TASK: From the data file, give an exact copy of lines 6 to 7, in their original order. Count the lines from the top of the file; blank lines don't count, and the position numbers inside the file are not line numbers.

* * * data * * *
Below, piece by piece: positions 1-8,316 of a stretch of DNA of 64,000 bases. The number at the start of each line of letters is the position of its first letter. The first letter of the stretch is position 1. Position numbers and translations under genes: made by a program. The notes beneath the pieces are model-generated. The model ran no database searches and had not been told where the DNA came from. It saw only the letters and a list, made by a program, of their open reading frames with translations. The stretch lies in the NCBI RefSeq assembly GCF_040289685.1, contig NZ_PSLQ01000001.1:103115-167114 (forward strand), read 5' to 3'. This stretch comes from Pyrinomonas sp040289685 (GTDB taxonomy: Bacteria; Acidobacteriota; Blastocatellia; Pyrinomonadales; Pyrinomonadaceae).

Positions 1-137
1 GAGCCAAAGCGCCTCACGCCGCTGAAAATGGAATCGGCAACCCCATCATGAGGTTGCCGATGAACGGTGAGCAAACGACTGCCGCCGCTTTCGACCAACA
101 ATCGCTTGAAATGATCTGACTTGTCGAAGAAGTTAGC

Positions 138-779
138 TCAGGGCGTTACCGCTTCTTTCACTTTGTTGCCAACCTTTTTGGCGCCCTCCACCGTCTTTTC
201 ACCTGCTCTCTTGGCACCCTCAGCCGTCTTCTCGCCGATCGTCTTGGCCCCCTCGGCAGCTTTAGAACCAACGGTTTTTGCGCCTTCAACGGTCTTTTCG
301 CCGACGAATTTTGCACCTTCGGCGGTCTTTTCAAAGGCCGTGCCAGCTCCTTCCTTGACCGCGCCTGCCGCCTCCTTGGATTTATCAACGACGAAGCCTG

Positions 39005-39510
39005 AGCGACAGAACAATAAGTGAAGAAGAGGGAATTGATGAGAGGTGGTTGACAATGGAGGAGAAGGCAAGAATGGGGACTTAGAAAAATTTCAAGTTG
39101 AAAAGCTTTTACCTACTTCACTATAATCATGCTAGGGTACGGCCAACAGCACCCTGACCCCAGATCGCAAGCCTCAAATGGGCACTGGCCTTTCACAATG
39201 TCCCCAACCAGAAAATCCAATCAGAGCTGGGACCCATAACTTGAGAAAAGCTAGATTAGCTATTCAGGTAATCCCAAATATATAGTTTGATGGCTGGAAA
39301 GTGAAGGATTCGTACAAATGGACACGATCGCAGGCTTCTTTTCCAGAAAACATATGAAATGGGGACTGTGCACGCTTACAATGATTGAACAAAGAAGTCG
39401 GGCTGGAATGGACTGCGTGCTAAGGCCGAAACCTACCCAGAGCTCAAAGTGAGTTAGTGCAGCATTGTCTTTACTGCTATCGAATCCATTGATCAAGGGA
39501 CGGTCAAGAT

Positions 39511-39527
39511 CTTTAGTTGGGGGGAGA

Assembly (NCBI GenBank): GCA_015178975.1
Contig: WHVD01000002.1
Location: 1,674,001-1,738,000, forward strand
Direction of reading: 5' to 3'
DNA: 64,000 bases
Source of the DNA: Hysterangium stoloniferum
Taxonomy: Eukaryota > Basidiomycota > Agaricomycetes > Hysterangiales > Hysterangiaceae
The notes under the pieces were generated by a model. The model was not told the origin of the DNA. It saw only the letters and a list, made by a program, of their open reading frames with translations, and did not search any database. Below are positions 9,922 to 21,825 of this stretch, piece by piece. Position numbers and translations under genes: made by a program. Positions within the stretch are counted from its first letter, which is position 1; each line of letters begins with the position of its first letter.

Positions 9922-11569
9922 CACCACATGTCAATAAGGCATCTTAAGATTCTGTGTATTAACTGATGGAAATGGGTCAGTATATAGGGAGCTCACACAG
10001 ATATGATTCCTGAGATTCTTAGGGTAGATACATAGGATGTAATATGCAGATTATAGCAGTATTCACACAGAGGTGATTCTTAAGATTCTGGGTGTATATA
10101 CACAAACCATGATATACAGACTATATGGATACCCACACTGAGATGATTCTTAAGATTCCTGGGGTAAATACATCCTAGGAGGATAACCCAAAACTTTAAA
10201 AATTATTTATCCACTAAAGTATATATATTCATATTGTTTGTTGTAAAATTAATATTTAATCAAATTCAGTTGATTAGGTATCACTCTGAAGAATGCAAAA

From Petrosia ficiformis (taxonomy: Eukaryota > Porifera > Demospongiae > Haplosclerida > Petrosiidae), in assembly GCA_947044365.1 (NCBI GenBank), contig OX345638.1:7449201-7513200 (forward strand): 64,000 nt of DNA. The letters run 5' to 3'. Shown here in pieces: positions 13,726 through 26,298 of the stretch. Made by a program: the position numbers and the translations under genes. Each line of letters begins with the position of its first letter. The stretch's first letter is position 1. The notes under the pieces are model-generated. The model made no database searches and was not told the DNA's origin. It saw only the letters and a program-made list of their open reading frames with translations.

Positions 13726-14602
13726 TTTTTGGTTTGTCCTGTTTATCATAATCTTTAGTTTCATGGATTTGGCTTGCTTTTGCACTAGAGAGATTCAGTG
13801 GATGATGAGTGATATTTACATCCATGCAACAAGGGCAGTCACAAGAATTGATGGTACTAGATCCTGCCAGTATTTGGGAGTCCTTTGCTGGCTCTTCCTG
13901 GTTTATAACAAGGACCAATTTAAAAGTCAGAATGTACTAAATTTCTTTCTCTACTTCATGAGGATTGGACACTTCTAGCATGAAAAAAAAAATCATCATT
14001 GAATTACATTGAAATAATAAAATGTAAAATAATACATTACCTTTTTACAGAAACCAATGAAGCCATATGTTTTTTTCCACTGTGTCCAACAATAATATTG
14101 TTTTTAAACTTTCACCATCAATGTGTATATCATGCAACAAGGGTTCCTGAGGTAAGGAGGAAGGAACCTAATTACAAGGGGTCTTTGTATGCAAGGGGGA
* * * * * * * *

138 TCAGGGCGTTACCGCTTCTTTCACTTTGTTGCCAACCTTTTTGGCGCCCTCCACCGTCTTTTC
201 ACCTGCTCTCTTGGCACCCTCAGCCGTCTTCTCGCCGATCGTCTTGGCCCCCTCGGCAGCTTTAGAACCAACGGTTTTTGCGCCTTCAACGGTCTTTTCG